This Man's Story Broke My Heart
I have a beautiful 20lb Cavachon dog (half Bichon half King Cavalier.) Willy is a registered therapy dog. Before COVID-19 hit, we visited Hospice, home visits, nursing homes, places of business, etc., and these visits are quite magical as I witness the healing power an animal has on human beings.
One of our weekly visits is with a man named Dennis, who is widowed and just turned 50 and is housebound.
Dennis is living with:
● Type 2 diabetes
● Autonomic Neuropathy (Autonomic Neuropathy is a group of symptoms that occur when there is damage to the nerves that manage everyday body functions) and
Dennis has to use a walker to get around, and his mobility is minimal due to his extreme weight and nerve damage. As our relationship grew, Dennis wanted to share some personal things about his past life and how sad he was with how he was living his life now. He explained that being overweight lead to Type 2 diabetes, which then led to having Autonomic Neuropathy, and then his heart went weak, leading to heart disease. Dennis's multiple diagnoses didn't surprise me because of my nutrition training, and I understand how the human body works. And that when we practice prevention, instead of disease management, we have a thousand times better chance of living a high quality of life.
Dennis had a desk job and worked long hours and didn't pay attention to his diet. He was forced into disability retirement a few years prior (at 48), and now this is how he is living out the rest of his life.
Meeting Dennis brought tears to my eyes. "How could this happen?" I thought. And because of my training, education, and personal experiences, I knew his quality of life could be so much better if he understood how to manage his health, and not just manage his dis-ease. At 50 years old, Dennis should be reaping the benefits of his hard work and the long hours he endured to provide for himself and his deceased wife. But now, he's alone, tethered to multiple medications to treat all of his symptoms, and is also living with many side effects from his medications. His life is void of human connection, except for doctor visits and our visit with Willy. I'm grateful that I'm able to see the joy my dog and our conversations together offer him.
Witnessing a 50-year-old man, left home alone, using a walker to get around, and minimal mobility, only fueled my fire to teach others about taking care of our most essential vessel we own, our body.
It is my wish that others don't become another statistic like Dennis. And know, it's never too late! How do we start, later in life, to nourish our emotional, spiritual and physical well-being? COVID 19 has been one of our most excellent teachers in that regard. Now is a time when we must be willing to dig deep and ask ourselves, what do I desire? A lot of us are afraid to ask that question, and we keep forging forward, not paying attention to our true desires. I can bet Dennis did not desire to get ill going through his later years. His favorite hobby was music, and he enjoyed running a small music studio on the side. He showed me all the albums he produced and concerts he attended. I couldn't help but ask myself, "What if Dennis listened to his true desires? Would he be tethered to a desk all day, with a high-stressed job? Probably not. Instead, Dennis kept forging forward and dismissed his true feelings, and this kept him idle in life's waiting room. Remember, we are what we pretend to be. Whether that serves us or not.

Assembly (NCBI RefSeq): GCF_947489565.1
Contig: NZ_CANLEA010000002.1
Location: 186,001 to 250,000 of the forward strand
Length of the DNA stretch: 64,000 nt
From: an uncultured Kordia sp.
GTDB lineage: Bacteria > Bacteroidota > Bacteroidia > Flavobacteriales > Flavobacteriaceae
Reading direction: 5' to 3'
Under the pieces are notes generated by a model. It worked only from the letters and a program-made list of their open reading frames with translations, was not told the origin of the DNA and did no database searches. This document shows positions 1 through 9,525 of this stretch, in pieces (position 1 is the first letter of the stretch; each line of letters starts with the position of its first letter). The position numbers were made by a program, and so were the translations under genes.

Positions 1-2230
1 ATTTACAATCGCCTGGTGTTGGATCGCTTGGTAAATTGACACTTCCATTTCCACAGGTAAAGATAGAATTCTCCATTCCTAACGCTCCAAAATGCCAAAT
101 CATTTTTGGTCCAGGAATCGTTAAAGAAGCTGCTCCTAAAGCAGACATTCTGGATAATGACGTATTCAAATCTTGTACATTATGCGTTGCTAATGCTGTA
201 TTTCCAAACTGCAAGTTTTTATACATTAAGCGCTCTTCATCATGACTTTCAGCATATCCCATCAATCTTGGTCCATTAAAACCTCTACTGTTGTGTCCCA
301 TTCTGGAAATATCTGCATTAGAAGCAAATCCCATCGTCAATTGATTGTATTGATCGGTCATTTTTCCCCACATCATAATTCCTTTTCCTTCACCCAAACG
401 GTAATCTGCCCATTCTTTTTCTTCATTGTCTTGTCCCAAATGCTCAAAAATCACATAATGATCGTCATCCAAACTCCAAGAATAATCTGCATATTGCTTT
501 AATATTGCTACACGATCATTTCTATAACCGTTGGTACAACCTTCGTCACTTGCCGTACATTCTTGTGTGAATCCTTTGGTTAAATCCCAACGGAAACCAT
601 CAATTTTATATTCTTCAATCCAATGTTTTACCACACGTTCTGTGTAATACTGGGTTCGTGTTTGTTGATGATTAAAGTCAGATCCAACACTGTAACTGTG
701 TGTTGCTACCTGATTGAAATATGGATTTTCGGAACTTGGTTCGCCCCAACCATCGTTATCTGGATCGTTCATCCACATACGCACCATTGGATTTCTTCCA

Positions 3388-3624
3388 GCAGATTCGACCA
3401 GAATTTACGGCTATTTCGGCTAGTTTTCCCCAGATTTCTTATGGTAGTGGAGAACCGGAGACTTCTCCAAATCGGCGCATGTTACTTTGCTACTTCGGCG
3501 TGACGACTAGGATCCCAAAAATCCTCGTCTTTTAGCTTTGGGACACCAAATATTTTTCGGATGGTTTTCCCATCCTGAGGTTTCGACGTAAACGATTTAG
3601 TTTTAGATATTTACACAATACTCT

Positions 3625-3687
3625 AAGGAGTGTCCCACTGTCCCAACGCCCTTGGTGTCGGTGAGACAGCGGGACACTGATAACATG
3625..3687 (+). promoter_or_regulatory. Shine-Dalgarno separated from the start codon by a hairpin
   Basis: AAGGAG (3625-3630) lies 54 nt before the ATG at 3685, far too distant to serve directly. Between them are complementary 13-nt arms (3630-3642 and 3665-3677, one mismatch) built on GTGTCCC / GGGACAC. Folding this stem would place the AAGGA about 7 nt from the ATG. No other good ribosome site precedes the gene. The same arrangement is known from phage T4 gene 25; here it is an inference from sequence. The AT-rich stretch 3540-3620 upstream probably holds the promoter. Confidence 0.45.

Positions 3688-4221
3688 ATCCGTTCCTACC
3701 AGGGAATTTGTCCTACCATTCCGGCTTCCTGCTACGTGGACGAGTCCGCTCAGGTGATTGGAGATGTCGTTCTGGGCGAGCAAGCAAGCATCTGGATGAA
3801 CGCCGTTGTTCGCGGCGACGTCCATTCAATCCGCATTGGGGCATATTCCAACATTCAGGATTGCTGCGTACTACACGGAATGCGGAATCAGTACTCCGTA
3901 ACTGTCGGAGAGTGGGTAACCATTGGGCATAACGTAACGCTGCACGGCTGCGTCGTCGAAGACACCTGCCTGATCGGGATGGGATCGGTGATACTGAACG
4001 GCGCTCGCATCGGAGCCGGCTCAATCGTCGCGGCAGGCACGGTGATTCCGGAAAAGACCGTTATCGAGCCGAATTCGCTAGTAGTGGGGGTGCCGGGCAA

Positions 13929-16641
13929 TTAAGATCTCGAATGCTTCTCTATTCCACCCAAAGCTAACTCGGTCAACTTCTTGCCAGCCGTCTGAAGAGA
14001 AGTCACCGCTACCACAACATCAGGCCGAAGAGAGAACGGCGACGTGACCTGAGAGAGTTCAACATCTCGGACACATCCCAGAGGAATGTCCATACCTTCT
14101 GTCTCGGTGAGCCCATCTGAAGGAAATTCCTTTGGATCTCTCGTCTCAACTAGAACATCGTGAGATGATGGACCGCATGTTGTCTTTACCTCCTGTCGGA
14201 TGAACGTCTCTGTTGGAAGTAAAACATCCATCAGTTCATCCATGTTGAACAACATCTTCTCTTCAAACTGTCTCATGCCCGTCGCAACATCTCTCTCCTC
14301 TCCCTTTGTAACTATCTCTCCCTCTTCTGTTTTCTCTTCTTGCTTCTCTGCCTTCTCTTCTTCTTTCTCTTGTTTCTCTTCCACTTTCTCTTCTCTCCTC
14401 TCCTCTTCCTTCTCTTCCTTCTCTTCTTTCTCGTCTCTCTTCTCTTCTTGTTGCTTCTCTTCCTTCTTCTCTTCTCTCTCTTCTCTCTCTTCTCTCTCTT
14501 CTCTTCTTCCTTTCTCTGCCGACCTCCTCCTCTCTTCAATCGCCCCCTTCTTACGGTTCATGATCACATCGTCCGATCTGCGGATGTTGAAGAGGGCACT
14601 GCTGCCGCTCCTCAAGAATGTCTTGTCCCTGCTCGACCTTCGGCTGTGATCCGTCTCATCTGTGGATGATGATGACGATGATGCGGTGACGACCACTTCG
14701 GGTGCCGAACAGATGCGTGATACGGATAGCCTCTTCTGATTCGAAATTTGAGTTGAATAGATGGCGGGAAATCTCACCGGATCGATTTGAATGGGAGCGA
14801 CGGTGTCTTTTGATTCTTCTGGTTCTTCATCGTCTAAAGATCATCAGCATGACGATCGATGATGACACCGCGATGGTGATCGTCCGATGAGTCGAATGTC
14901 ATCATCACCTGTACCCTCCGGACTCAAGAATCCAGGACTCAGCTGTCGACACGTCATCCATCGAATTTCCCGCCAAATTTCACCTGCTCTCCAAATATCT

I'm writing about this today because, as we sit back and reflect, during our quarantine, remember that you deserve more. Dennis deserves more. We all deserve more! And that when you take care of your body, your body will take care of you!
I hope you stay in touch with me as we move through this new year that so far has been an eye-opener for many, as we contemplate how our lives will look like post-COVID-19. It's a time to reflect and maybe pivot towards a new path, if what we did in our past, does not move us in the direction of our true desires. Don't be afraid of the unknown. That's where the excitement lies. Predictability keeps us safe, but then we're not truly living.
I hope that COVID-19 brings on new beginnings with no resentments. Living in the past, only makes us suffer more. We want what we cannot have, and we stay stuck in limbo, waiting for our life to return. And yes, when one door closes, another one opens, but it is what you do in the hallway that matters. I once heard this quote by Ann Landers, "Hanging on to resentment is letting someone you despise live rent-free in your head." Now is the time to summon the courage of faith as we face the uncertainties of our future. Then begin to take action that will align you with your true desires. That's when you know you're on the right path towards your North Star.
With love and gratitude,